I posted a photograph of the gorgeous Nicole Trunfio on Instagram last week. She was front cover of Elle Australia and managed to encapsulate both nurture and glamour in one fell swoop of her left breast. Elegant, protective and classy; she followed in the boobsteps of other female stars and posed for an editorial while feeding her child. For me, it was nothing but nice.
I noticed however, quite a few snarky comments on social media which I hadn't really expected. Not from the anti-nursing gang, nothing 'this shouldn't be done in public' related, but from other mums griping that it wasn't realistic. That she should have been wearing drab clothes, with scruffy hair, crying or looking like a big bag of arse. And I've got to be honest; it bothered me off more than the whole feeding in public debate.
Now, I'm a huge advocate for being honest about mumhood (you all know that, I'm constantly wanging on about my battered box) and I think it's very, very important we allow ourselves days off and not feel guilty when we can't quite reach perfection (LOL, perfection. As if). But I was confused by the women who felt it necessary to get on their high horse about another mum seemingly not reaching their standard of dishevelled.
I couldn't wait to feel like myself again after having Milo. I'd had just about enough of wearing god awful maternity clothes and my neck morphing in to my chin to last me a lifetime so after three days, I put my jeans on (that was comfs with stitches), I did my hair & shoved a tonne of make-up on. I didn't look particularly fantastic but it gave me a bit of a boost on a day when my hormones were crash landing and I felt ready to take on another day of living with a newborn. After 12 days, my husband Greg had an event to attend and I went along because I needed to get out the house... so obviously once again I got dressed and foundationed within an inch of my life. And no, you couldn't really tell I'd had a baby. Aside obviously from the fact Milo was right there and I was walking like that disabled tortoise you see on YouTube. And if the Daily Mail had popped up photos of me; would that have been enough for other mums to be annoyed?
In the mags and newspapers, we're often presented with celebrity mums; Rochelle Wiseman, Jessica Alba, Fearne Cotton, Myleene Klass etc etc etc. All with a great level of style, all working mums and all women who go home of an evening and put their babies to bed (albeit occasionally with help). And personally; rather than seeing them drowsy-eyed, plucking cat fur from their Primark jumper shuffling round Tescos, I like seeing them dressed to eff and doing so with immaculate hair. There will always be mums who look that little bit better than the rest of us, but then maybe they're having a great day because their little one finally had a bloody nap. Or perhaps they had a stylist help them get dressed that morning. Or a make-up artist. But it doesn't make them any less realistic. Some mums need to look fantastic for work, and rather than get pissy because they don't look like they've been bummed through a hedge backwards my first thought would be, 'Oh that's great, they look really hot AND they've probably been up all night with a baby, what a hero'. Yes the eyebags have been covered up and a pencil skirt's replaced a sick-covered tracksuit but the faint smell of regurgitated milk and parental concern is no doubt still present.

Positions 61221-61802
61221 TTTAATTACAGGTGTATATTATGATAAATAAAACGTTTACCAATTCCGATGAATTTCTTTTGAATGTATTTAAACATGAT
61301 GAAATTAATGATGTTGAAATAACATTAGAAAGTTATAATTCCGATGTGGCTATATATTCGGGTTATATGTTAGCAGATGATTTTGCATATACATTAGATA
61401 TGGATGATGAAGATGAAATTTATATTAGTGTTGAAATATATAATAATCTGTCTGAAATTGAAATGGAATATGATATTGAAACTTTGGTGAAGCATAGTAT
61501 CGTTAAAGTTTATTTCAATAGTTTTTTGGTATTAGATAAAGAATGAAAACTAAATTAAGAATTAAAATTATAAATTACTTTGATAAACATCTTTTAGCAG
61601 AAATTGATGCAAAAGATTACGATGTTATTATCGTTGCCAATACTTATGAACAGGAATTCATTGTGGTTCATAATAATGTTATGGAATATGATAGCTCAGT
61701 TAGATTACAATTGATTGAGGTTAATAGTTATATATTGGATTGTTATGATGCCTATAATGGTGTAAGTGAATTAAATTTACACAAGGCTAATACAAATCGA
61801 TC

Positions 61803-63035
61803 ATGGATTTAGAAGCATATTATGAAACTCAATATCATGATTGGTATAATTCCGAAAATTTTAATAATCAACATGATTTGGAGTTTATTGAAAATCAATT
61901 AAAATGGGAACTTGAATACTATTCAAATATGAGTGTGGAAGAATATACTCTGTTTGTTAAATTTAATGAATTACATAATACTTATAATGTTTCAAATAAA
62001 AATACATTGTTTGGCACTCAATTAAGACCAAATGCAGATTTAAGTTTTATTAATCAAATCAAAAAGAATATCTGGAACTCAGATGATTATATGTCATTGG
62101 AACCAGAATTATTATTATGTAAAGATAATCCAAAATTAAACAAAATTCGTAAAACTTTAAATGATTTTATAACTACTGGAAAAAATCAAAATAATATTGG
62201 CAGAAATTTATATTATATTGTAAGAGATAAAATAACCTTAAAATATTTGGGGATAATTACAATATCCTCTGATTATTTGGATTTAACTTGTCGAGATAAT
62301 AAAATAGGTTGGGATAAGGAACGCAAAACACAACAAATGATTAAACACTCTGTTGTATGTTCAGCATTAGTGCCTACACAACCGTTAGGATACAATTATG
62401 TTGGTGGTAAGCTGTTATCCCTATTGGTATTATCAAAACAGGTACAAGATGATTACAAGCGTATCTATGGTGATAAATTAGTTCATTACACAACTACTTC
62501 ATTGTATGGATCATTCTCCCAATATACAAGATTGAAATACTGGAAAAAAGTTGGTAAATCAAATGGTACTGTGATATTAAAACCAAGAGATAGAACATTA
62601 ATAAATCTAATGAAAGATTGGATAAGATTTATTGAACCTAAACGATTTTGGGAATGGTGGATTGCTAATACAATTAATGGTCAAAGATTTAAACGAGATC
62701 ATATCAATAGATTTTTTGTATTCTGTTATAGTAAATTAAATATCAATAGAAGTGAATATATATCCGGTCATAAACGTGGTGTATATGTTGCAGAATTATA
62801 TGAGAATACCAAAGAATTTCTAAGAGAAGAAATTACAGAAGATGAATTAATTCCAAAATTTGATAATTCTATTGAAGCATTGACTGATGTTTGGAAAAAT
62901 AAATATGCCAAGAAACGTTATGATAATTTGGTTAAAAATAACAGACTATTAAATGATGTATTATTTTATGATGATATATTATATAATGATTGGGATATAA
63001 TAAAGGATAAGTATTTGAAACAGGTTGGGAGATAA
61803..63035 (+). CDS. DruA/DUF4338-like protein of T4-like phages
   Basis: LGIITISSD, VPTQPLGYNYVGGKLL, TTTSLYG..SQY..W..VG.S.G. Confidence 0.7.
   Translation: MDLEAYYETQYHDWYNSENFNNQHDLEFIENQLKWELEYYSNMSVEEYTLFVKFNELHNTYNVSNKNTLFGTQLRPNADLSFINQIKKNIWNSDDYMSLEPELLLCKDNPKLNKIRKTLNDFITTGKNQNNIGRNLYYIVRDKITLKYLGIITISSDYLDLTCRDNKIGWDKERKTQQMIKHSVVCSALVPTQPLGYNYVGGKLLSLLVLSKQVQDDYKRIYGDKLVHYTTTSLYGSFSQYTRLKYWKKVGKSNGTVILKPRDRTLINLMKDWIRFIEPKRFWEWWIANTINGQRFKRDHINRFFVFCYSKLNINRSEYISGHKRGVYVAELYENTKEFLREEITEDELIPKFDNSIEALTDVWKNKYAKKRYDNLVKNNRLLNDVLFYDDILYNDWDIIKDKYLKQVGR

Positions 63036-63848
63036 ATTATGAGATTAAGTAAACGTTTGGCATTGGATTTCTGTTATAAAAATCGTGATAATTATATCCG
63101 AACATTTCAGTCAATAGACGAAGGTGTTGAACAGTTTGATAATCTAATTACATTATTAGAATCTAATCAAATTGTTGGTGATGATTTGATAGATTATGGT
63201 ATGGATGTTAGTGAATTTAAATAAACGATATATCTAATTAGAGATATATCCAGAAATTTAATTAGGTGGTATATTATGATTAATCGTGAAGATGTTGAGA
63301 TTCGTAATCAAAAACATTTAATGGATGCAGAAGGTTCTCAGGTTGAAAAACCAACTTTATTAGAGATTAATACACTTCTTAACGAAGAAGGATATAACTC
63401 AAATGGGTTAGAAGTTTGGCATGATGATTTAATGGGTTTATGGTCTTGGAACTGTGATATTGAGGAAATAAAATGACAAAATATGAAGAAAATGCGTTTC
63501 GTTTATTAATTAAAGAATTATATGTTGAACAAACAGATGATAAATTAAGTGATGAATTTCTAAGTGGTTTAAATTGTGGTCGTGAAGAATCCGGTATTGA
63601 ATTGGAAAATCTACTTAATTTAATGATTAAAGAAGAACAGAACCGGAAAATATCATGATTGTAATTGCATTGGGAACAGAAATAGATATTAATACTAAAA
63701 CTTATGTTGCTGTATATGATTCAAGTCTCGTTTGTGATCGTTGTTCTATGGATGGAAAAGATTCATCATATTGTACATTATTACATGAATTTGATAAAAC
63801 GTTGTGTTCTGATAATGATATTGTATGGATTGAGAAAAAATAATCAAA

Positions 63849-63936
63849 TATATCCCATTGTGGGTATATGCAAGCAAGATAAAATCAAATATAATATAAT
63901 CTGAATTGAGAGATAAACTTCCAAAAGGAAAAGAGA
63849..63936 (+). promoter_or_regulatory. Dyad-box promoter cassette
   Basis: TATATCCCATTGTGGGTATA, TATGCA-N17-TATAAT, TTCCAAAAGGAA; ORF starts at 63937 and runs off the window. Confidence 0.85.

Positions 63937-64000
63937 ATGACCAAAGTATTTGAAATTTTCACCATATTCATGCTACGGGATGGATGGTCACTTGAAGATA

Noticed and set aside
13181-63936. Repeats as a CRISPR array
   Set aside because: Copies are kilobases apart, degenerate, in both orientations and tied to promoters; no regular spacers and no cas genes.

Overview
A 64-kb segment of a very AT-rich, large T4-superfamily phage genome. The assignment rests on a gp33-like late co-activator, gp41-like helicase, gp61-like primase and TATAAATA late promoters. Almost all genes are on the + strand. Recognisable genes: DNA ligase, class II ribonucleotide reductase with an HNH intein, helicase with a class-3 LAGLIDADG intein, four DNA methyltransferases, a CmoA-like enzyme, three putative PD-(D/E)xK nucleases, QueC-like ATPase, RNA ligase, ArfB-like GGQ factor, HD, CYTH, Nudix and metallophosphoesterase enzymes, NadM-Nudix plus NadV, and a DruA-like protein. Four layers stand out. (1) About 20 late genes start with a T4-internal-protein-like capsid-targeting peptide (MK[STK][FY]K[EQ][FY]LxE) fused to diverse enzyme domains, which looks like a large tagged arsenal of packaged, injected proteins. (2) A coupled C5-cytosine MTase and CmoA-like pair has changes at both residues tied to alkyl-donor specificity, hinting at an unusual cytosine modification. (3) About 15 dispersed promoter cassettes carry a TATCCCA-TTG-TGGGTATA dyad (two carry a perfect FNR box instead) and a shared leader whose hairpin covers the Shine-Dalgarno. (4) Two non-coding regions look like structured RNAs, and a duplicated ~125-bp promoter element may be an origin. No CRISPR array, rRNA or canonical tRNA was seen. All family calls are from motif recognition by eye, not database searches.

Let us not forget; there will be some women who've never worn make-up, never gone to the gym, never eaten healthily, never had to rely on their looks for work, never really done much except pop to the shops for a pack of 20 and a Pick Me Up mag. And then there'll be others who have spent their days in the spotlight, running miles every night, striving their way up the career ladder, not letting a single choux bun pass their lips (poor them). And that won't change just because they've given birth. And nor should it! Take for example a lady who's been in the papers a lot recently; Los Angeles based model Sarah Stage. The fury other women spat out on social media once they'd clawed themselves to the nearest keyboard was ridiculous, and all because she looked fantastic straight after giving birth.
She's a model guys. She will have worked her arse off during pregnancy and eaten healthily. It's also highly likely her fantastic genetic make up means her body snapped back. SHE LOOKED LIKE THIS WHILE PREGNANT SO COME ON. Curb the venom.
The image Sarah Stage put on Instagram
Fundamentally, I think being honest about motherhood means accepting women of all shapes, sizes and looks can give birth, without putting a label on what a 'real' mum looks like. A real mum is a woman who looks after her child and if she does that looking flipping fantastic or does it wearing yesterday's mascara then who are we to judge? In the case of Nicole Trufio, I'll forever champion anyone who uses their looks and notoriety to promote aspects of breastfeeding; I actually think a whole new generation of mums might consider giving it a go if it's supported by strong, inspiring females. If I'd become pregnant in my early twenties and was impressionable on the subject of nursing; it wouldn't be the grotty looking character flopping her spaniel ear in to the mouth of a screaming infant, it'd more likely be the hot, feisty woman with youth on her side to encourage me. Just like it's OK to look like crap, it's totally OK to look hot. You've had a baby, you haven't been smashed in the face with a spade. You go hot stuff. And if all else fails, this is why Spanx was invented.